The case settled in 2014 while a motion for summary judgment was pending: The police department agreed to develop new social media policies, and ultimately it was ordered to pay about $31,000 in attorneys fees. (See Hawaii Defense Found. v. City and County of Honolulu, No. 12-CV-00469 (D. Haw.).)

A similar lawsuit was brought last fall against San Diego County Sheriff William Gore and the Facebook page administrator for his office. (Karras v. Gore, No. 14-CV-02564 (S.D. Cal.).) The terms of use for the sheriff’s department’s page stated, “We are not opposed to dissenting opinions on topics we post, but we ask that our social conversations remain civil, respectful and on topic. … We invite any users with opinions on any topic to post anything they want on their social media accounts. We simply ask for a degree of civility when making comments on our pages. Any user would likely expect the same of those postings made by others to their pages.”

According to the lawsuit, the following comment was removed within an hour after the plaintiff posted it: “Sheriff Gore: Do you plead the 5th about your involvement in the MURDER of an unarmed woman who was holding her baby? REMEMBER RUBY RIDGE.” The suit alleges that “[d]efendants continue to cherry-pick comments on the Sheriff’s Department Facebook fan page in order to cultivate a self-serving political image. Defendants continue to punish those that fail to conform to the government message by banning them from further discussion.”

News of the lawsuit led to scores of public comments on the department’s Facebook page, and ultimately the account was deleted. A sheriff’s department spokeswoman said in a declaration that the agency “permanently closed its Facebook page to avoid the time, expense, and hassle necessary to enforce the department’s policies regarding comments to its Facebook page.”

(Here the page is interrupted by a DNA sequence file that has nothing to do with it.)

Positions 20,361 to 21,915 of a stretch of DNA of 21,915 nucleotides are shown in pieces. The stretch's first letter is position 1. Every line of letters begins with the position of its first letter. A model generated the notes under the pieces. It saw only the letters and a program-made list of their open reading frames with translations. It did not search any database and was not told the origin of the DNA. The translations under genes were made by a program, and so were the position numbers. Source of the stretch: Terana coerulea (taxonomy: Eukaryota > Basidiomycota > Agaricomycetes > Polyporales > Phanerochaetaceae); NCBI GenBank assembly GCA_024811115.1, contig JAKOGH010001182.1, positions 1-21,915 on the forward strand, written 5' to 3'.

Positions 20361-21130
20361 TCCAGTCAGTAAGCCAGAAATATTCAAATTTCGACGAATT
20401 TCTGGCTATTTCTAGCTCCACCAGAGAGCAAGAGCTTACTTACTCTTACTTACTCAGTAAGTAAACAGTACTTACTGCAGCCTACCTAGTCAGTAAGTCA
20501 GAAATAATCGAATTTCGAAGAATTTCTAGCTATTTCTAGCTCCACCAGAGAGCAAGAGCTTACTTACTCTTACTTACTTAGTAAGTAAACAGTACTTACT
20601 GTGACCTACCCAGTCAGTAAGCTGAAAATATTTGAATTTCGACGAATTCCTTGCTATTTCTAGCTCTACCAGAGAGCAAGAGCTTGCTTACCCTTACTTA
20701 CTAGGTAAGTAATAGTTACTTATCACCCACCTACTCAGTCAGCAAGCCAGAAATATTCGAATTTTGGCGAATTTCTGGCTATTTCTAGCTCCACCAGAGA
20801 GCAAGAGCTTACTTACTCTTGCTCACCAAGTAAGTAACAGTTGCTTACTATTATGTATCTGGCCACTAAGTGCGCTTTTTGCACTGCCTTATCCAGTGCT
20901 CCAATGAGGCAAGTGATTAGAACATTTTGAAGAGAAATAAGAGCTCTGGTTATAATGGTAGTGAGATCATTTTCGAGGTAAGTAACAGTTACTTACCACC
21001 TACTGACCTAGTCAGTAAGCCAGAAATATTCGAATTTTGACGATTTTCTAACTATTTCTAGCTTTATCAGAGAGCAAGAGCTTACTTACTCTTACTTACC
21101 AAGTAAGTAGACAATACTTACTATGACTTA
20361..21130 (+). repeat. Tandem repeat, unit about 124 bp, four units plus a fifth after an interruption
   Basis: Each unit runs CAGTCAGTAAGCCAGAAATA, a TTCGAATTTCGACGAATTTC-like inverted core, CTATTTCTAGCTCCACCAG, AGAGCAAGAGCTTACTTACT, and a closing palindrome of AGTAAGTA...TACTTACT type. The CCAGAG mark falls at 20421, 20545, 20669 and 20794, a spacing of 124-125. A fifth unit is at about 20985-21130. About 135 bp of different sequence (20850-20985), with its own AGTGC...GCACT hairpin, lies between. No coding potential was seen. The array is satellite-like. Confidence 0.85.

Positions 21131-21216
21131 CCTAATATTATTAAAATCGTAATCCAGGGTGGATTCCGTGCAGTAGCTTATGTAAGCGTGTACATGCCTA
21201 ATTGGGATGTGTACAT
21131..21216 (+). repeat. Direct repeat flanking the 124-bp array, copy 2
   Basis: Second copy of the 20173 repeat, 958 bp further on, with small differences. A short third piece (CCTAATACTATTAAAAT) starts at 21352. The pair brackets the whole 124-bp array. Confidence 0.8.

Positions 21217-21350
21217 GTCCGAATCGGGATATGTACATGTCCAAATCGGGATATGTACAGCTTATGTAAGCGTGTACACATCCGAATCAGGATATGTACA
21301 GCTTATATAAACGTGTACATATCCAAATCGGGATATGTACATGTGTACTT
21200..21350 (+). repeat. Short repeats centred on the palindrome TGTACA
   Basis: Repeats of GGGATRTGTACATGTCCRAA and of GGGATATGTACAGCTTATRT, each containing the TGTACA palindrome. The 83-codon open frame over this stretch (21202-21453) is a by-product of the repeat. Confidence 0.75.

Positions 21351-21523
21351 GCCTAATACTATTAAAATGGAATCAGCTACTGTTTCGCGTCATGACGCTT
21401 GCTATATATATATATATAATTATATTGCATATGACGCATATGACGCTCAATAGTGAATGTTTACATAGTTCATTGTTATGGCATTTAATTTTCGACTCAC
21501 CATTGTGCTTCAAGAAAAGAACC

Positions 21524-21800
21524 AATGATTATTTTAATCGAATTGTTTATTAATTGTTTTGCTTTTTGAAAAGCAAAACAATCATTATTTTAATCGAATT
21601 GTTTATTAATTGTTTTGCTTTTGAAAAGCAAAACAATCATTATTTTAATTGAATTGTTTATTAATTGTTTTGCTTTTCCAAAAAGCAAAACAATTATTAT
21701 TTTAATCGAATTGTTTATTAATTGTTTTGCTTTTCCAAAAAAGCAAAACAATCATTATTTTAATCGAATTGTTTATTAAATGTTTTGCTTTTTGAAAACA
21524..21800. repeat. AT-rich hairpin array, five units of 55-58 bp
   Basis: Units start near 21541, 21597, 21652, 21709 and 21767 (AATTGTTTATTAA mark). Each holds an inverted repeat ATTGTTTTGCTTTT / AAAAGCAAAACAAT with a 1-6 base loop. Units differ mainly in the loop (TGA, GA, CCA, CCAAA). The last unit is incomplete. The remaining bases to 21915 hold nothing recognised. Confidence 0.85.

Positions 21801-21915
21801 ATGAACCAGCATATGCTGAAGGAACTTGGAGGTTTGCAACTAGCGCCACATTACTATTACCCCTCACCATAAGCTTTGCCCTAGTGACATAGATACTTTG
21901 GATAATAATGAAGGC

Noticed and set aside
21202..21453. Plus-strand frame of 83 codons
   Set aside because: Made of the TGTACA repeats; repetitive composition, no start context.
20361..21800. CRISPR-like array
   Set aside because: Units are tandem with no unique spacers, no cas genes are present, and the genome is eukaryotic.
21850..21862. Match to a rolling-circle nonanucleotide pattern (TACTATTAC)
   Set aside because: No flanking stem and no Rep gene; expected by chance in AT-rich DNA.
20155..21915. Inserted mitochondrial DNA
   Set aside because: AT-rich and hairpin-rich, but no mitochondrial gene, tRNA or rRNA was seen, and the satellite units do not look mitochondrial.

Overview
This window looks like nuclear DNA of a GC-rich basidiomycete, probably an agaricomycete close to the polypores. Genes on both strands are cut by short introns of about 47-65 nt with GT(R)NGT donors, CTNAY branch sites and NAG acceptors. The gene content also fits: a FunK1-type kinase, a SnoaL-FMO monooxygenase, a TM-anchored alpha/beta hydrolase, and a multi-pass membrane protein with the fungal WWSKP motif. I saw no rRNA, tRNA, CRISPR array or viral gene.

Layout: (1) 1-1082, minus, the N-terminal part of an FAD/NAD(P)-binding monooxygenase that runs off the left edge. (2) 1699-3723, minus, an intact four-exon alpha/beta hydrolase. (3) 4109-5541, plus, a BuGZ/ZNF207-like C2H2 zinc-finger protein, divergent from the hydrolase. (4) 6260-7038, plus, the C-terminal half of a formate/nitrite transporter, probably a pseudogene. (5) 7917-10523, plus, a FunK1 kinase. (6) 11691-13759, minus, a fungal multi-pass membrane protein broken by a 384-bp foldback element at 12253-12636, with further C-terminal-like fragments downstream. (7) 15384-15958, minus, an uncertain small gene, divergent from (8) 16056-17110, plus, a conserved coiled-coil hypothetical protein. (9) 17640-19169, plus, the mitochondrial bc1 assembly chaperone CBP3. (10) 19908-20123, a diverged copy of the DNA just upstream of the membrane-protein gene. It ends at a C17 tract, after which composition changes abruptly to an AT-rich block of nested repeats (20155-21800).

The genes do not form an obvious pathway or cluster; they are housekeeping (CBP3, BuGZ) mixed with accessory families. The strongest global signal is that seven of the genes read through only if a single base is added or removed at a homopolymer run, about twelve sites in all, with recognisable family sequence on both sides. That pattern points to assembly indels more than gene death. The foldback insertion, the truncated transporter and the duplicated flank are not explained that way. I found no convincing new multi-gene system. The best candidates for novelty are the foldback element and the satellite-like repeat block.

These lawsuits illustrate the challenges public entities face as they navigate the murky waters of social media and the First Amendment. Until a court provides clear guidance on the parameters of social media, public forums, and take-down policies, public entities must be mindful of free-speech implications. To limit their liability, they must tolerate criticism and irritating comments. Page administrators should avoid engaging in online debates with commenters and instead react positively and provide factual information, if appropriate.
Public entities’ social media guidelines should be carefully drafted and reasonable. They also should incorporate the host site’s terms of use (or community standards); that way, comments that run afoul of a site’s terms of use can be reported directly to the host for removal, which may allow the agency to head off a First Amendment claim.

Clarifying that social media participation in a limited public forum is subject to a website’s terms of use takes the focus away from whether the public entity has the power to remove content. It also effectively shifts the burden to the user to demonstrate that his or her speech is permitted. This potentially converts the speech question to a contract analysis, which could render it more difficult for the poster to prevail.

Whenever any content is deleted from a page it should be retained, and a record should be kept of why. And unless the speech clearly falls into an unprotected category, First Amendment challenges can be anticipated.

Traci Park, a partner at Burke, Williams & Sorensen in Los Angeles, represents private-sector management and public entities in employment litigation. She regularly advises clients on social media issues.